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Why do NK defectors flee to destitute North?


By Jung Da-min

The latest incident of a North Korean defector's reentry to the North has raised the question among people over why some defectors choose to go back to their reclusive homeland from which they escaped to seek relief from poverty or political persecution.

Defectors who return are unlikely to be very welcomed back by the regime, which considers them "traitors." They could face punishment including imprisonment and would again face the same conditions they originally fled from.

But still, at least 11 North Korean defectors have returned to the North over the past five years, according to the unification ministry's data, excluding the latest event that is still being investigated. However, North Korea watchers say there may have been more returning to the North, as other government data showed 891 defectors' whereabouts were not known, as of July last year.

The most recent returned defector, a 24-year-old man surnamed Kim, came to the South in 2017. He was under police investigation following sexual violence allegations made by another defector against him and is believed to have fled to the North to avoid criminal charges. But North Korea watchers say other defectors have left the South for various reasons.

"The reasons for defectors returning have been diverse but could be classified into three broad groups," said Lee Kwang-baek, president of the Unification Media Group and Daily NK. "Firstly, there are people who return to the North to avoid criminal penalties after being involved in some crimes here. And there are others who face coaxing or blackmailing by the North Korean authorities which often involves pleading from their family members in the North. Lastly, those who have failed to adjust themselves to the social system here choose to return to their homeland."

Lee said he thinks the famous case of Lim Ji-hyun ― a woman who defected from North Korea, made a new life in the South as a TV personality after arriving here in 2014, and then returned to the North three years later in 2017 ― could be explained as a case representing both the second and third groups.

After her return to the North, Lim appeared in a video released on North Korea's propaganda website Uriminzokkiri, identifying herself in the North with the new name Jeon Hye-sung and saying she had "a false illusion" that she could earn a lot of money when she defected to the South but faced a different reality in which she found herself working in bars to get by.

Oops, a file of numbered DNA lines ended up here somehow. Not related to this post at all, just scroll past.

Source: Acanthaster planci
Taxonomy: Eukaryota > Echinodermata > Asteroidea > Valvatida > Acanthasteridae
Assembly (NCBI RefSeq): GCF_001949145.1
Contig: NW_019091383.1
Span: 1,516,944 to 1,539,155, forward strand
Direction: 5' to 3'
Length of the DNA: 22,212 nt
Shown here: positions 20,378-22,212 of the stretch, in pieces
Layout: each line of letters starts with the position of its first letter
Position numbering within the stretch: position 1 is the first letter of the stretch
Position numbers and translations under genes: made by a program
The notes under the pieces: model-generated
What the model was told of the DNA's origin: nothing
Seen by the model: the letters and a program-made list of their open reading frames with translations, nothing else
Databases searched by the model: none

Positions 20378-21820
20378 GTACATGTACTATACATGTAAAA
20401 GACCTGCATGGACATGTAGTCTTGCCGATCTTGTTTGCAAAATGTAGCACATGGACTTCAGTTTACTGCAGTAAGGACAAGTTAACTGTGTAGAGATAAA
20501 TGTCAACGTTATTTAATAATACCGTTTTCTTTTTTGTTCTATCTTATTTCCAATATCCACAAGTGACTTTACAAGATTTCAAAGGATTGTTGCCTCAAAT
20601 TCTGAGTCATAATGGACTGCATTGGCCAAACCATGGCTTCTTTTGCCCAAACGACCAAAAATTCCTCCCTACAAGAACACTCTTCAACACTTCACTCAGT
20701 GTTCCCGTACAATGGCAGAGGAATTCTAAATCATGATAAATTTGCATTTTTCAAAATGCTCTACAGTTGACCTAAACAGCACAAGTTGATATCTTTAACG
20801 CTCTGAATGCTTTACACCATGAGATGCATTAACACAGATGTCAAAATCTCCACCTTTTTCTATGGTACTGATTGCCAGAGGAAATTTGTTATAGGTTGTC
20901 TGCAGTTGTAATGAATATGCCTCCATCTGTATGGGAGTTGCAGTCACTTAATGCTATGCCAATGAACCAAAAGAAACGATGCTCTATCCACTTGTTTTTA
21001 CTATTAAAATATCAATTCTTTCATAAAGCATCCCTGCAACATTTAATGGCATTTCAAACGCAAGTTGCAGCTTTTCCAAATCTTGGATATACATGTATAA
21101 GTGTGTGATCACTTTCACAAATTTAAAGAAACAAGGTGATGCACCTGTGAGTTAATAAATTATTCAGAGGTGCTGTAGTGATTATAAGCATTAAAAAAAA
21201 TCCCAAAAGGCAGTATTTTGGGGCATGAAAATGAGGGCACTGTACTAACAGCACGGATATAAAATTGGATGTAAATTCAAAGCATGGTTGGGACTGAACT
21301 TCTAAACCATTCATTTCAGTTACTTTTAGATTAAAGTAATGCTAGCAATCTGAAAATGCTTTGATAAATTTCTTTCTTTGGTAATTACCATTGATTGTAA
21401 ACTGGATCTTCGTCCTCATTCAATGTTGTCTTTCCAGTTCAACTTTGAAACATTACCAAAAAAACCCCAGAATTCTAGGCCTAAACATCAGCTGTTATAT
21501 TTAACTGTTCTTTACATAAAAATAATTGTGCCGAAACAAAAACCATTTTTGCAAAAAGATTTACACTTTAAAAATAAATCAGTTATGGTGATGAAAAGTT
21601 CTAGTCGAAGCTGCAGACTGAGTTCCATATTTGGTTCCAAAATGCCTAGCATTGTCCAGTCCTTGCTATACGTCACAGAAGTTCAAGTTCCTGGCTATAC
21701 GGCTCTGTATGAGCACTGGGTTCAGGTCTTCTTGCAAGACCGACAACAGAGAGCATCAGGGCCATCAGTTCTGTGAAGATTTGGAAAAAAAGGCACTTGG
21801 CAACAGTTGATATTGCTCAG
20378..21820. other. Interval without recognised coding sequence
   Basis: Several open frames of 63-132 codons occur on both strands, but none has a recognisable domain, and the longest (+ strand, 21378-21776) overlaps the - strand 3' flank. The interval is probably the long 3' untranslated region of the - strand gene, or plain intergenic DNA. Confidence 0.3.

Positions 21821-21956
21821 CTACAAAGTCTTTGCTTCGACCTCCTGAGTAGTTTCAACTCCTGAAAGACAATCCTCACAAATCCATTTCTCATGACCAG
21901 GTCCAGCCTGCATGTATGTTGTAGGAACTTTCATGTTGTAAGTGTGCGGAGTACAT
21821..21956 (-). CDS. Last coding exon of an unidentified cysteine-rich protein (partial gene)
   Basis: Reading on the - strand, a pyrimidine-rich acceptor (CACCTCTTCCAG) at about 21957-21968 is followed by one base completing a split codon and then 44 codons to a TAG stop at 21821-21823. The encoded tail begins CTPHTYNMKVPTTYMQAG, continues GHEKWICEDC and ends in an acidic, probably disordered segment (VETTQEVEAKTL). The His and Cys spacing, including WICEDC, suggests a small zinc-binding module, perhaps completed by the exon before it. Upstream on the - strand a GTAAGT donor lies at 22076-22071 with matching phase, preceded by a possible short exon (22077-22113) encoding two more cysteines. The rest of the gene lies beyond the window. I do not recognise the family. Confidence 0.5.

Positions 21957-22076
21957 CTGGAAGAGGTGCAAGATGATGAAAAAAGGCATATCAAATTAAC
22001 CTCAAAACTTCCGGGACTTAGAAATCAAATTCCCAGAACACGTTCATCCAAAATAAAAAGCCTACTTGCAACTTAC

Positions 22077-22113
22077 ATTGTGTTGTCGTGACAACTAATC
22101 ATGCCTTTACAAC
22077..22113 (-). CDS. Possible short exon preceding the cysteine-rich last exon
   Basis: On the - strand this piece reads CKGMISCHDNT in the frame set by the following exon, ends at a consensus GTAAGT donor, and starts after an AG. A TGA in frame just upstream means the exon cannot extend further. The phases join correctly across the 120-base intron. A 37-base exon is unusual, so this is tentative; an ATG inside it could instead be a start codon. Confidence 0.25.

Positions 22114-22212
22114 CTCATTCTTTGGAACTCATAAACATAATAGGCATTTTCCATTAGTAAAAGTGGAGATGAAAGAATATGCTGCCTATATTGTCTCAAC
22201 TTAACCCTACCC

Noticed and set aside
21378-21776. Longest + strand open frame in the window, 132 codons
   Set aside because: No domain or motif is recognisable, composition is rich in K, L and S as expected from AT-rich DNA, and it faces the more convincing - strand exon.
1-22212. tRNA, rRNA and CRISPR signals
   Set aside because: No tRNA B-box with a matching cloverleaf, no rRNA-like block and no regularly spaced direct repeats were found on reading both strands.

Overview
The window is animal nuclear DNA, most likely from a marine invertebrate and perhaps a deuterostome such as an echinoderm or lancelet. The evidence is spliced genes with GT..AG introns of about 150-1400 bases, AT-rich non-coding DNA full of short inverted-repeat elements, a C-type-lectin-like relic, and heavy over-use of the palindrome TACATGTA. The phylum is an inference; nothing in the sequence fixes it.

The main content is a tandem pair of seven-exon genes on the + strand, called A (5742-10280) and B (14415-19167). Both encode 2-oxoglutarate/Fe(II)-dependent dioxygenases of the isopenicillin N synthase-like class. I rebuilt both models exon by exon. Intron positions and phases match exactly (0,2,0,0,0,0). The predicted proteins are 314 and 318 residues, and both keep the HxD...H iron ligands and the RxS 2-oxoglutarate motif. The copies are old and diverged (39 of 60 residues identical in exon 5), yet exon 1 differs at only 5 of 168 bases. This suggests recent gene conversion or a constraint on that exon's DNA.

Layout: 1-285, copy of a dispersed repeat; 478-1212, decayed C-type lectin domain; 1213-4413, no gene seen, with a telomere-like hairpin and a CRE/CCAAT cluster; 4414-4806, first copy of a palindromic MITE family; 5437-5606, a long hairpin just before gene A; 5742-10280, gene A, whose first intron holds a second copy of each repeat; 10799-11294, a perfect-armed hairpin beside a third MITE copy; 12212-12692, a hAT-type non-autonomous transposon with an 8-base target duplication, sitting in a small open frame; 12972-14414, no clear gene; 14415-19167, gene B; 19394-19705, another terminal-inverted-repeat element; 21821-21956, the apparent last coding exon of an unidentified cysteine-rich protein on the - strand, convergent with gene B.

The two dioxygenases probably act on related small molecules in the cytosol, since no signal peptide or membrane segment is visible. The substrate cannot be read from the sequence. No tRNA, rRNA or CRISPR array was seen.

"I assumed that Lim had two problems at the same time: she did not adjust to South Korean society well, and there were also threats and pleading by her family members who were coerced by the North Korean authorities," Kim said, referring to suspicions raised by North Korea watchers that she was abducted by North Korea when she went to China after receiving contact from her family members.

Chun Ki-won, a pastor with Seoul-based Durihana Mission who has been helping North Korean defectors since the 1990s, said he has seen many cases in which North Korean defectors fail to adjust to South Korean society and often fall into criminal activities such as voice phishing.

"While there are people who adjust well to South Korean society, there are others who do not. And helping them settle here is not really about providing money or granting admission to good universities," Chun said. "The focus should be more on helping them find ways to survive on their own, through their own efforts."

He said there are about 34,000 defectors who have come here but they are receiving lesser institutional support and less attention from policymakers under the incumbent Moon Jae-in administration which puts priority on improving inter-Korean relations.

The recent clash between the government and defector activists over sending balloons containing leaflets and USBs which they say tell the truth of the North Korean regime, also showed the conflict between the government and defectors here, Chun said.

An Chan-il, who heads the World Institute for North Korea Studies and is also a former member of the North's military, said defector communities here were concerned if the latest case of Kim's return to the North would give people a wrong impression of defectors.

"Kim's case was a very rare one. He returned to the North through the reverse direction route of the one through which he came to the South," Ahn said. "Defector communities are in a gloomy mood, worrying if South Korean people would criticize defectors as some did over the North's recent demolition of the inter-Korean liaison office in Gaeseong."

He added, "The government should look into its institutional systems of managing defectors and people should not stigmatize all defectors as criminals or fugitives."